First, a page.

Ending months of speculation, the Teamsters union has said it is willing to discuss possible wage and benefit concessions with less-than-truckload (LTL) carrier ABF Freight System.
In a communiqué posted March 12 on the union's Web site, the Teamsters said that given the poor health of the LTL industry and ABF's worsening financial and operating condition over the past 15 months, it is in the union's "best long-term interest to fully engage ABF through formal discussions to determine if and what type of contractual relief may be necessary."
In the communiqué, the Teamsters noted that ABF's 2009 revenues were off 21 percent from 2008 levels, that it recorded a $100 million operating loss in 2009 versus an operating profit of $49 million in 2008, and that it has been "exhausting cash at an alarming rate" since the end of 2008.
The national union spent Monday discussing the situation in phone conversations with local leaders. A conference call with all ABF Teamster members is scheduled for Thursday night. As of the end of 2009, about three-fourths of ABF's 9,814 employees were unionized workers.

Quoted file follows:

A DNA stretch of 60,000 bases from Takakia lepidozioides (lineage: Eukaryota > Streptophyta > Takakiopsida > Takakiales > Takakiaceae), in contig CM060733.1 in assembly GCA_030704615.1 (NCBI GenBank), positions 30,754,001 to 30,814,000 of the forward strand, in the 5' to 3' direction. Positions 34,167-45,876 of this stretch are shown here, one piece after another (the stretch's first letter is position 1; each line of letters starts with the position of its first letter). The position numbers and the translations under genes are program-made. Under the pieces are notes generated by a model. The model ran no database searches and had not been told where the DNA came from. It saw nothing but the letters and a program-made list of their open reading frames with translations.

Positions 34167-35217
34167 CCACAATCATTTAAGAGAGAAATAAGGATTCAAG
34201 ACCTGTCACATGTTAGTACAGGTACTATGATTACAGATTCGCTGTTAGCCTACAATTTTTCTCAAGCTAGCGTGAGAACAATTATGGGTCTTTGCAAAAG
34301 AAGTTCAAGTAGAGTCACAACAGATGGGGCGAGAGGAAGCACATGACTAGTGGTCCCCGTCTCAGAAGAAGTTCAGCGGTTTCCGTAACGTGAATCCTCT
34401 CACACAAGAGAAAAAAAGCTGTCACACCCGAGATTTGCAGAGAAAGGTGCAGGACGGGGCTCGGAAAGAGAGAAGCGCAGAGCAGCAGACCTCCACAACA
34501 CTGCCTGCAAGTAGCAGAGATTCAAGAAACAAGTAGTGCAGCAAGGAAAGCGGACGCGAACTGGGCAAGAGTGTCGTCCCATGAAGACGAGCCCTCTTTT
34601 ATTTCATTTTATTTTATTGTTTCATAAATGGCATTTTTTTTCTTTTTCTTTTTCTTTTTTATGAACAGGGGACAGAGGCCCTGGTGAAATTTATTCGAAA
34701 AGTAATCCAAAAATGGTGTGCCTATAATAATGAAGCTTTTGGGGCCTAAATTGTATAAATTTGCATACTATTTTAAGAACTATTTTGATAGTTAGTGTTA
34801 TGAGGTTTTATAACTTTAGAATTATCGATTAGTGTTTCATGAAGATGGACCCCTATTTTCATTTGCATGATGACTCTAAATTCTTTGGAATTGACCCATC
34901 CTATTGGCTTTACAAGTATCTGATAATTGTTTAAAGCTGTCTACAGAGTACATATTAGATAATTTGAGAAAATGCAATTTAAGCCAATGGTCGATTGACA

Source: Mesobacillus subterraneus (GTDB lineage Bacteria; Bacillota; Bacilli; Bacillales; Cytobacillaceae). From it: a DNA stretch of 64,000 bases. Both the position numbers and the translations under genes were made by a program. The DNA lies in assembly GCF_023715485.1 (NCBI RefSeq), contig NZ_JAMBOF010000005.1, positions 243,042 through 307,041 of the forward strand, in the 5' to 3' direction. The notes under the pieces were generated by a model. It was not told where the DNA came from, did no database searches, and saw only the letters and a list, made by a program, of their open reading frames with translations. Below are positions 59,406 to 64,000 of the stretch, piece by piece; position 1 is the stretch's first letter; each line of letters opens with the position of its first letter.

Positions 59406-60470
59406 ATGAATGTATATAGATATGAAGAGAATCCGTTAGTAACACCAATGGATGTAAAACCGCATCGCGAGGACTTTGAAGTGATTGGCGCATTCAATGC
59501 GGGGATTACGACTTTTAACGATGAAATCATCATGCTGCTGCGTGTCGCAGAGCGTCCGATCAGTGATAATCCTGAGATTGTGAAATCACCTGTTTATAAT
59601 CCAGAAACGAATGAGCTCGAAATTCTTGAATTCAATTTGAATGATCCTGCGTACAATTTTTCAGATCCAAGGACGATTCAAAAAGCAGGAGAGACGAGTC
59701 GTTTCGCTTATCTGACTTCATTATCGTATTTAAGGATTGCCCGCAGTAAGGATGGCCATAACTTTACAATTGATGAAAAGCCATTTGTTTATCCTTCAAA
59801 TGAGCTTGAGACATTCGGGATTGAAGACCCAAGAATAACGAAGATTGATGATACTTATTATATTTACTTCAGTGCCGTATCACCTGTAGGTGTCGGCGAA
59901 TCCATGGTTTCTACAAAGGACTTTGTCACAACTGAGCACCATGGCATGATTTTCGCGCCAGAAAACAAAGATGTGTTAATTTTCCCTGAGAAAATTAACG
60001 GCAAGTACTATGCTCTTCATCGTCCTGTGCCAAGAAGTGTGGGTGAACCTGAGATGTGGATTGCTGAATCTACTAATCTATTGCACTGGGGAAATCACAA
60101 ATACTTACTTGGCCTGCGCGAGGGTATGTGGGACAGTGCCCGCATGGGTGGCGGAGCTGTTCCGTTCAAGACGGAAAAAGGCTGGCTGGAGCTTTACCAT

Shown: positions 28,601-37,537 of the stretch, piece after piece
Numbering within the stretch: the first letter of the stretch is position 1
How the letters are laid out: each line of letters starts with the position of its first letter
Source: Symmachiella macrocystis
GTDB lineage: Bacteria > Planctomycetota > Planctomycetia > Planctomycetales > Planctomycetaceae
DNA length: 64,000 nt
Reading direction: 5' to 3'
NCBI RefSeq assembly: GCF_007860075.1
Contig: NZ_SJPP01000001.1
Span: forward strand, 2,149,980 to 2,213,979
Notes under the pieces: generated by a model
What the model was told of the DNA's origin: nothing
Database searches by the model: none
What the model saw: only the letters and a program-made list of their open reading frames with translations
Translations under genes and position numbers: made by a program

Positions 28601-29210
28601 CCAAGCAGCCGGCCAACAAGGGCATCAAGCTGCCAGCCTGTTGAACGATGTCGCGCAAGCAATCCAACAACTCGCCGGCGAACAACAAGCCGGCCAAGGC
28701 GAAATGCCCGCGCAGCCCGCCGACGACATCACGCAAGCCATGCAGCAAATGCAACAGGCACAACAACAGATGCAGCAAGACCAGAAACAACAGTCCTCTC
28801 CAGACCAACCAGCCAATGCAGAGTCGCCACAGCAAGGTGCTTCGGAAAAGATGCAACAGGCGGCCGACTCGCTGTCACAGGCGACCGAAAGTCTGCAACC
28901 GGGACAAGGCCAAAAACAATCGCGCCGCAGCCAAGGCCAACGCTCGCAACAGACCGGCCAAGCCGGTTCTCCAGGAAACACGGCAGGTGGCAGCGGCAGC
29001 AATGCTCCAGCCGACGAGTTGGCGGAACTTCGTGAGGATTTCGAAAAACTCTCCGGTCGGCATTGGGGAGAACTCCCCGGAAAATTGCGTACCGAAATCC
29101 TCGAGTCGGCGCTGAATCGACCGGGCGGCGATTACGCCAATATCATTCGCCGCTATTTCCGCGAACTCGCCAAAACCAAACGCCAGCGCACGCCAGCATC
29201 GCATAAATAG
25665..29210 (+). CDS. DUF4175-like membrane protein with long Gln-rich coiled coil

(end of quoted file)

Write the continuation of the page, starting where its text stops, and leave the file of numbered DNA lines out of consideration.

ABF, which for months has been pushing the Teamsters to reopen contract negotiations with the goal of obtaining concessions similar to those the union gave rival YRC Worldwide Inc., applauded the announcement. "ABF is pleased that the [Teamsters union] recognizes the need for potential discussions," said company spokesman Danny Loe. Loe declined further comment.
Last November, ABF Chief Operating Officer Wesley Kemp told the annual meeting of the National Industrial Transportation League that ABF was in concession talks with the Teamsters. Kemp said the company would demand wage cuts totaling 15 percent through the four remaining years of its collective-bargaining agreement, as well as an 18-month freeze of pension payments. The proposed concessions were on a par with those won by YRC, which employs about 35,000 Teamster members.
The union at the time denied it was in any type of discussions with ABF, a position it reiterated in its March 12 communiqué.
Analysts at JPMorgan Chase said Arkansas Best Corp., ABF's parent, could gain $36 million in annual pre-tax savings should the union agree to a 10-percent wage cut.